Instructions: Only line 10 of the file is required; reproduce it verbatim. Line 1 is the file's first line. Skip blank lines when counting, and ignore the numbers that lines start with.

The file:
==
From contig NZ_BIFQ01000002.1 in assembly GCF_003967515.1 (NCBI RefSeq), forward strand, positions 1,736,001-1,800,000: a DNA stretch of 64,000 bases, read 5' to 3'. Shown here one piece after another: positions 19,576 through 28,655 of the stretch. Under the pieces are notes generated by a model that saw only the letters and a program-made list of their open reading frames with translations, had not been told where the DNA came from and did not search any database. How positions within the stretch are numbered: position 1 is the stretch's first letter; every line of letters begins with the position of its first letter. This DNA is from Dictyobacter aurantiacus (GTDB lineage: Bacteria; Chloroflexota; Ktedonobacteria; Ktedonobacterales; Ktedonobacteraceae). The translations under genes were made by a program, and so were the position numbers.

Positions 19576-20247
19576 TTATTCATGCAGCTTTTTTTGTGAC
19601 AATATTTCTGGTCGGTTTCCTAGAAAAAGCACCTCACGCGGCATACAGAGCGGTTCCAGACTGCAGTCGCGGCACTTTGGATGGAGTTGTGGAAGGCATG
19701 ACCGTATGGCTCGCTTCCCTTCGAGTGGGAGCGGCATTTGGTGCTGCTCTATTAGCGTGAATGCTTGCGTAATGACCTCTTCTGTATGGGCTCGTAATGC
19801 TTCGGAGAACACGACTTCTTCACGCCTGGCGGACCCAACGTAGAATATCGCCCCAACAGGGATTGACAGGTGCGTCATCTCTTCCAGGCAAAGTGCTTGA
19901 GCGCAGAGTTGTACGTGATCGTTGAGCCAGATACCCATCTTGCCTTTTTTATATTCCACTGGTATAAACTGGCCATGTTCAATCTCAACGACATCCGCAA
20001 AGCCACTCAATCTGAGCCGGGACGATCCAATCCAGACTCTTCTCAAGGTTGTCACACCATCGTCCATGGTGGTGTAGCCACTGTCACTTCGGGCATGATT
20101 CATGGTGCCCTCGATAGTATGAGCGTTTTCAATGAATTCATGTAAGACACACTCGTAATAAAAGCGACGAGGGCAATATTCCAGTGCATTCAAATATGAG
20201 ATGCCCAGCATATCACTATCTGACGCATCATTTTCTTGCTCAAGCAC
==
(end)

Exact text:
20201 ATGCCCAGCATATCACTATCTGACGCATCATTTTCTTGCTCAAGCAC